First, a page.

The idea is to keep the poultice from drying out so you want to seal in away from the drying effects of the air. Ditto with the hoof itself, as keeping it softer helps provide an easier path for the abscess to travel out. With thin soles, you need to balance the need for softening with the need not to compromise the sole any more than it already is.
Plastic wrap will keep everything from drying out and it's readily available and inexpensive. You can cover the coronary band with cotton soaked in epsom salt solution, then plastic wrap over the top of that to keep everything moist. A diaper over the top of everything will insulate, pad and absorb anything that drains out. Then stick it in a boot if you have on that fits - or just use vet wrap and duct tape.
To soak, you can use a soaking boot: pull the boot on, pour the solution in, cinch/duct tape it closed around the pastern and let the horse wander around or put him in a stall with hay to distract him. I've used the Clean Trax boots to soak - they are a tall boot that goes up over the knee, with a nylon cinch strap at the top. Put the boot(s) on empty, then add the soaking solution. Then I attach a lead line to the strap, run it over the withers and attach it to the other side of the boot strap. This keeps the boot from sliding down without you having to watch it constantly, plus it allows the horse to move around a bit instead of having to stand still in one spot.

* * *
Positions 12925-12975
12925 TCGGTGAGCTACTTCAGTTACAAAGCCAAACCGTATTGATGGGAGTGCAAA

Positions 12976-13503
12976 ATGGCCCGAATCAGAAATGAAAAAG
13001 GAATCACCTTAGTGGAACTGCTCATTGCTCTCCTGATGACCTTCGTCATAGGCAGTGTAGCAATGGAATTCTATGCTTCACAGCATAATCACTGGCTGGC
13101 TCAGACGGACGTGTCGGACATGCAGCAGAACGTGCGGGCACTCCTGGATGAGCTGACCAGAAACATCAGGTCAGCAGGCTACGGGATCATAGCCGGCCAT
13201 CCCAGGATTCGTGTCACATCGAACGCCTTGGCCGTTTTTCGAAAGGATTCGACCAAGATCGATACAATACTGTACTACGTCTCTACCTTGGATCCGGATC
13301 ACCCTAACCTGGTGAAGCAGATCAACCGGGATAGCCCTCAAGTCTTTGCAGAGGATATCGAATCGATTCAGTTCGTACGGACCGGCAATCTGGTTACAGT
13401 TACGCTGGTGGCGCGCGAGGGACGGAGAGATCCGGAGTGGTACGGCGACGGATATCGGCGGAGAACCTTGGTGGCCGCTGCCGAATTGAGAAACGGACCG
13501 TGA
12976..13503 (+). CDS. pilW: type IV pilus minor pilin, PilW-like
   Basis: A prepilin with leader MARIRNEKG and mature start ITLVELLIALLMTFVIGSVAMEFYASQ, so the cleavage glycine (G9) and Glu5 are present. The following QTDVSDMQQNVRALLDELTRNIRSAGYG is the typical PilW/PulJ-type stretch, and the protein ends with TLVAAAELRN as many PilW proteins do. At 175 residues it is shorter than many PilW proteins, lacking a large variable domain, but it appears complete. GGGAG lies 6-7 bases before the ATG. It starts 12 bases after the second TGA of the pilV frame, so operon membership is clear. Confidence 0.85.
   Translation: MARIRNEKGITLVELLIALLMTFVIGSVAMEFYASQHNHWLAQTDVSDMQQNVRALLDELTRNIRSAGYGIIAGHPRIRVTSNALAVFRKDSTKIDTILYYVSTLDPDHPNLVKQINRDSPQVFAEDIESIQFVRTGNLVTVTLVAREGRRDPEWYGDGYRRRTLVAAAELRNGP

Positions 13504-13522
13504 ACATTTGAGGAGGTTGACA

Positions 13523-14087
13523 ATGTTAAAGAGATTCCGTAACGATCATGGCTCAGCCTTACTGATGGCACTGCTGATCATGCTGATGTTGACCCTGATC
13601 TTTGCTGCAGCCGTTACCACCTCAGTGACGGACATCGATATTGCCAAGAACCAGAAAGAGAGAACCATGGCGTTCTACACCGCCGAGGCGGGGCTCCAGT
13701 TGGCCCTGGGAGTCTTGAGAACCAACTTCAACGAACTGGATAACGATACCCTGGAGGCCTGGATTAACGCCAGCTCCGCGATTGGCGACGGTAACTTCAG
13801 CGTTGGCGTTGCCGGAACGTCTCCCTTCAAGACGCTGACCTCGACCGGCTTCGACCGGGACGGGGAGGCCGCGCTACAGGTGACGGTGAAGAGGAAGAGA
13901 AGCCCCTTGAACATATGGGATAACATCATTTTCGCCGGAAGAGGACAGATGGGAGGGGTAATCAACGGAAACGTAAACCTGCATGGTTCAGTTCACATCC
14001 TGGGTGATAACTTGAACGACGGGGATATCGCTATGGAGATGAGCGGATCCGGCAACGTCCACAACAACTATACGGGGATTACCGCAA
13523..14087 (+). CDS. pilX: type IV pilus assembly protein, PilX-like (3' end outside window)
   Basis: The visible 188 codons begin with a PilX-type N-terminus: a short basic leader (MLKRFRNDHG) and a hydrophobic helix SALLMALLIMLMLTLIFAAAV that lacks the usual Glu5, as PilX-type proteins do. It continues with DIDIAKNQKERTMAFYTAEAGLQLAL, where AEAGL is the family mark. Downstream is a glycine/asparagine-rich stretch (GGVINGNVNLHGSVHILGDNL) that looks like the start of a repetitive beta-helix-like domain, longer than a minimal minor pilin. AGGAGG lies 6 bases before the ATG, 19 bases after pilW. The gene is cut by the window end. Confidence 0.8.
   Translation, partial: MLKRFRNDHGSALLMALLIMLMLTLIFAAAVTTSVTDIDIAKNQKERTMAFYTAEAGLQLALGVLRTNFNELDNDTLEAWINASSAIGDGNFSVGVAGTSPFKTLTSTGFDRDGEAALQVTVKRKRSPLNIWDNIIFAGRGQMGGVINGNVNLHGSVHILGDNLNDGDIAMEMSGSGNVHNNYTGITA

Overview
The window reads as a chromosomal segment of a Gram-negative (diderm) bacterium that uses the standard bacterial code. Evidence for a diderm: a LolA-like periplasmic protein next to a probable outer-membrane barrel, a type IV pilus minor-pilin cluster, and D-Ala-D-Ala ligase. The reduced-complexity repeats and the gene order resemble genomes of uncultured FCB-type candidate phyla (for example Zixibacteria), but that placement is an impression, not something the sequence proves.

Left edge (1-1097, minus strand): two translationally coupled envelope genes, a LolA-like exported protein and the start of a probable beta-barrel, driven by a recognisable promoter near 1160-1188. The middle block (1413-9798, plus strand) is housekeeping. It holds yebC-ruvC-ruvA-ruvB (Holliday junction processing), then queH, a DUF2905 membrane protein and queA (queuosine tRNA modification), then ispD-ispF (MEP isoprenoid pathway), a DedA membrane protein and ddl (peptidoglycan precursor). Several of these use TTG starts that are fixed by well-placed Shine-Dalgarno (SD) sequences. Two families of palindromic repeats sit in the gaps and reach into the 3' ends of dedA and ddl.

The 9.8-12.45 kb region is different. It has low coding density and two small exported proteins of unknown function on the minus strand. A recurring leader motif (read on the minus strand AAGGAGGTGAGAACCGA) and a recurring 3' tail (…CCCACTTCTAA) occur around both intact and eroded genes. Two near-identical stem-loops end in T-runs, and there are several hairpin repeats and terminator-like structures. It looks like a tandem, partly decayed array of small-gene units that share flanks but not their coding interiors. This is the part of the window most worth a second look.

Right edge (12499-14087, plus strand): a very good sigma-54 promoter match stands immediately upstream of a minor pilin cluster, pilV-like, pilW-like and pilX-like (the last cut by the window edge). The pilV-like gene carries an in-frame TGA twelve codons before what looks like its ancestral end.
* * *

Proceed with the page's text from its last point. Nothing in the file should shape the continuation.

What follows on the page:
I wouldn't recommend casting an abscessing foot as that makes it harder to access it for treatment. Plus, an abscess is going to follow the path of least resistance and what that path is depends on where the thing is located inside the foot. Gentle movement, which will mechanically create expansion and contraction inside the foot will help get it moving. Jiaogulan, which helps increase circulation, can also help encourage abscesses to come to a head.
Don't know that there are any statistics on abscesses resolving without draining out. Some may drain out around the frog and not get noticed at all.
NSAID use will slow maturation of an abscess so should only be considered if the horse is so sore it won't eat/drink well.